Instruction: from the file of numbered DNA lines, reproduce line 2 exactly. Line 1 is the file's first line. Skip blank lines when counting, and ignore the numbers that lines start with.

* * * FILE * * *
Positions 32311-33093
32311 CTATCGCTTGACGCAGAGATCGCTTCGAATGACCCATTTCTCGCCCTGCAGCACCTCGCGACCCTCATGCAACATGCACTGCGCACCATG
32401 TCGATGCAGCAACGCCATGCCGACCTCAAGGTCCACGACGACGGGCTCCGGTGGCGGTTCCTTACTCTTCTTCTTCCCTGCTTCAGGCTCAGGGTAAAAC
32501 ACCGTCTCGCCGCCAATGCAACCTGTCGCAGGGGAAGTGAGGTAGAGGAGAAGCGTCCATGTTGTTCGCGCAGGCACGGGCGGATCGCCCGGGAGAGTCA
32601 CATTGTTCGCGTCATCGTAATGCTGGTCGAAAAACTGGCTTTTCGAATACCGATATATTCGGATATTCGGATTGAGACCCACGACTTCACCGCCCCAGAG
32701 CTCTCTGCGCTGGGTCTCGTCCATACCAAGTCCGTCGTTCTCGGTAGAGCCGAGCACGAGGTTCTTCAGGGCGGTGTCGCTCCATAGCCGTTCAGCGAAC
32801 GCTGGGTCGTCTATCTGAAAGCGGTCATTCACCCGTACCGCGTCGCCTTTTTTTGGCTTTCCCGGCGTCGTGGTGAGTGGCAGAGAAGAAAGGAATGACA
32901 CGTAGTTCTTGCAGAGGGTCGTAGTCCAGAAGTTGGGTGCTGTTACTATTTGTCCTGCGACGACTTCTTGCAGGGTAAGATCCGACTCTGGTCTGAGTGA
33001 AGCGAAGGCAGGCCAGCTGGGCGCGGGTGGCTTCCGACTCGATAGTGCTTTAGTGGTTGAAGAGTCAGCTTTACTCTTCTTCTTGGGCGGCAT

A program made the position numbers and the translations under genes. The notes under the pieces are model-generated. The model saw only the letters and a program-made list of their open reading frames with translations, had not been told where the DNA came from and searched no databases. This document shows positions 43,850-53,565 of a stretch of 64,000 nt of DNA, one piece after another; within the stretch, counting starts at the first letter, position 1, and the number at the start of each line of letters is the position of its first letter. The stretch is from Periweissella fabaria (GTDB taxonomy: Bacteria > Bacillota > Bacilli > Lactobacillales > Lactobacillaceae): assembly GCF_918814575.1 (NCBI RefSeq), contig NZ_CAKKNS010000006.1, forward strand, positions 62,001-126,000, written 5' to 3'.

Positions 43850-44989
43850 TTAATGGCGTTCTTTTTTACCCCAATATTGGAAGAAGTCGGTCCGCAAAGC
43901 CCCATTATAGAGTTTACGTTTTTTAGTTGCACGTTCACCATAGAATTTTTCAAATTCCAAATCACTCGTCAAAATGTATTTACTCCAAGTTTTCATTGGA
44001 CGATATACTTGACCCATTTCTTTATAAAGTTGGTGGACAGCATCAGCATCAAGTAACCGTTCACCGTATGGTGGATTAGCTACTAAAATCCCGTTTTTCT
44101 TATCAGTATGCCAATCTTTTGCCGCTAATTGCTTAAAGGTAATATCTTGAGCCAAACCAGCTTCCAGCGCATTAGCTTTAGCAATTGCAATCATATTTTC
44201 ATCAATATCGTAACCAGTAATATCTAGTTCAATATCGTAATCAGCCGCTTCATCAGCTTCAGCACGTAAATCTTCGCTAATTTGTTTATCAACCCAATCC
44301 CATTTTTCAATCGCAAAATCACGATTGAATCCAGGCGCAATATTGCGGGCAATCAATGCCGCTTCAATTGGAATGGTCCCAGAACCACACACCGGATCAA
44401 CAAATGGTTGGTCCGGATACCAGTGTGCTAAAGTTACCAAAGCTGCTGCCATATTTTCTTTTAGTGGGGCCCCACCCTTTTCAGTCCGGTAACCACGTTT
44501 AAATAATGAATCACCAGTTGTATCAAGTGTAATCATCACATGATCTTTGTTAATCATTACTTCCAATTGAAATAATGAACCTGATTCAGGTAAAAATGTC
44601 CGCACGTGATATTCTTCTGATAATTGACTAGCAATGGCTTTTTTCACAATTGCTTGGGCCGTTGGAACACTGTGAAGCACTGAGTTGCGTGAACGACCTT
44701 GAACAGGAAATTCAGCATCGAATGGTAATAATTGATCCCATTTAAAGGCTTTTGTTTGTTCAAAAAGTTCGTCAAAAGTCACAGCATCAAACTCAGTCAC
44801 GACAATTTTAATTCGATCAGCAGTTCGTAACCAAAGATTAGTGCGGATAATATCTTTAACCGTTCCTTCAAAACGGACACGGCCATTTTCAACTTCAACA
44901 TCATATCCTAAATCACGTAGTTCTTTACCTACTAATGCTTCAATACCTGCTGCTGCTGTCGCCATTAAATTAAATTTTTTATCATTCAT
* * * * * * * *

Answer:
32311 CTATCGCTTGACGCAGAGATCGCTTCGAATGACCCATTTCTCGCCCTGCAGCACCTCGCGACCCTCATGCAACATGCACTGCGCACCATG